Students in Biloxi, Miss., public schools started classes this year under the watchful eye of web cameras that will keep track of every classroom and hallway. School and security officials said they believed Biloxi might be the first school district in the nation to install cameras in every classroom.
Biloxi started installing the cameras two years ago, and now that the project is complete, there are more than 500 cameras in district schools, said Deputy Superintendent Robert Voles.
The cameras, which don’t record sound, are contained in circular domes on the ceiling, giving a sweeping view of the classroom. Administrators can view the images on the internet by entering a password.
Voles said the camera installation is a precaution, and that students and teachers have said they feel safer. The cameras were paid for with casino revenue received by the district, which has 6,500 students.
“They’ve been well received in the community,” he said. “We have not had any problems or complaints whatsoever.”
Roy Balentine of CameraWatch Corp., a Jackson, Miss., company that specializes in school security, said it is unique for a district to install cameras in every classroom. He said there are probably few, if any, other school districts that have done so.
The Biloxi school system has not yet written its policy on how the cameras will be used, Voles said, but the list of people who can view the tapes is limited.
Only a school principal, vice principal, superintendent, school board member, or board attorney can view the recordings, he said. A parent, student, or teacher would have to go through a court.
State Rep. Les Barnett Jr. says having cameras in the classrooms of North Bay Elementary School, where his two children are enrolled, gives him a sense of security.
“It’s a shame that we’ve come to a point that we have to do this in our schools,” he said. “I’m not a proponent of Big Brother looking in, but this does involve the safety of my kids.”
But Maryann Graczyk, president of the Mississippi American Federation of Teachers, said she worries about how the cameras would affect teacher rapport with students. She doubts the cameras will act as enough of a crime deterrent to justify the intrusionor the $2 million it cost to install them.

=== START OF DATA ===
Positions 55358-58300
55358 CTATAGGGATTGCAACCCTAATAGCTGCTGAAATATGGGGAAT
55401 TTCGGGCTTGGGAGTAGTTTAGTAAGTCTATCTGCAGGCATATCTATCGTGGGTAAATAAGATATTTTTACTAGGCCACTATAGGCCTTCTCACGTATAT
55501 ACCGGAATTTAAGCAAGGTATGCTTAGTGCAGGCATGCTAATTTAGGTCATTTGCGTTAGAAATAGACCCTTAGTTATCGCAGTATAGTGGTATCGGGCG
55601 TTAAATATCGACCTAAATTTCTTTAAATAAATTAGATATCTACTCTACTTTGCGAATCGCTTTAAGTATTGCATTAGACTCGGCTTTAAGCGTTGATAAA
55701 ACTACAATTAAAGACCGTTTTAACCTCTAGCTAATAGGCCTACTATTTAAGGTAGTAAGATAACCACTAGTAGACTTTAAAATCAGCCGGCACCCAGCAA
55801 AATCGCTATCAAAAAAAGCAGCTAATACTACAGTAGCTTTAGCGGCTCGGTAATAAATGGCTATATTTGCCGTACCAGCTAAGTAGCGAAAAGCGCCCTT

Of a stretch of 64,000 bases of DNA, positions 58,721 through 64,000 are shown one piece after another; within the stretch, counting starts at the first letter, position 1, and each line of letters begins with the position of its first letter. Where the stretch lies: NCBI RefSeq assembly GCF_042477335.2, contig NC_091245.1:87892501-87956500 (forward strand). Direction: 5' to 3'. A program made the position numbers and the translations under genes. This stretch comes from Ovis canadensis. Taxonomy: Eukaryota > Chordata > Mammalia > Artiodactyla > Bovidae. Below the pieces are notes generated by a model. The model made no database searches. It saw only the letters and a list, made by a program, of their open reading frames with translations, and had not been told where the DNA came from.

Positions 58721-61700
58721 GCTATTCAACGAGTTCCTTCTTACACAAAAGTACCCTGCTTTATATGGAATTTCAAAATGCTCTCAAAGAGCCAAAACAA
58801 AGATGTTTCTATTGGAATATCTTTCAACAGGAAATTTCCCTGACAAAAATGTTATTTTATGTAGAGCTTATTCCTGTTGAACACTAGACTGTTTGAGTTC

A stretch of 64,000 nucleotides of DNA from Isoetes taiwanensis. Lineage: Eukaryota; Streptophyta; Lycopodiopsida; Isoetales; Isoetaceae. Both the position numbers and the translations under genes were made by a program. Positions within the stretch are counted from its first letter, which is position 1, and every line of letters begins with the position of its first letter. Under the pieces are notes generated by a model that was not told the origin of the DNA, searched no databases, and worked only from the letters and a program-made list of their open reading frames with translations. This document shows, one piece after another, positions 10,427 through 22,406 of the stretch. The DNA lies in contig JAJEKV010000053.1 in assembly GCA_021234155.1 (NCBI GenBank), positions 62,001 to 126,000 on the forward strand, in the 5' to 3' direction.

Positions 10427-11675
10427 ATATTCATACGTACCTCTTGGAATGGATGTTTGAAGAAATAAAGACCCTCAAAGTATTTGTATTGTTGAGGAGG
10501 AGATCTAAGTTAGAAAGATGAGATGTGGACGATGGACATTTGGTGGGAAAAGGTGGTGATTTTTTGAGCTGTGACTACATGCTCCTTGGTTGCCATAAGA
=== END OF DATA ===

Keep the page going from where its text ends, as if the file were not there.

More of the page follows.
“In observance of the democratic process, we’re willing to give up a lot of privacy … in the interest of safety,” she said. “I’m not sure it’s the right thing to do.”
She also said she is troubled by the inability of students, parents, or teachers to see the recordings without going to court. “If my child in school is accused of something … I would certainly want to see that,” she said.
At least one school safety expert warned that security technology must be accompanied by a comprehensive safety plan.
“We have cameras in banks, and they still get robbed. Any security equipment in schools must be a supplement to, but not a substitute for, a comprehensive approach to school safety,” said Kenneth S. Trump, president of Cleveland-based National School Safety and Security Services.
School leaders should train their staff members to prevent violence, have solid crime-prevention policies and procedures, and exercise their crisis plans, Trump advised. He also noted that most school violence occurs outside of the classroom, raising questions about the need and costs associated with putting cameras in each room.
See these related links:
Biloxi Public Schools
National School Safety and Security Services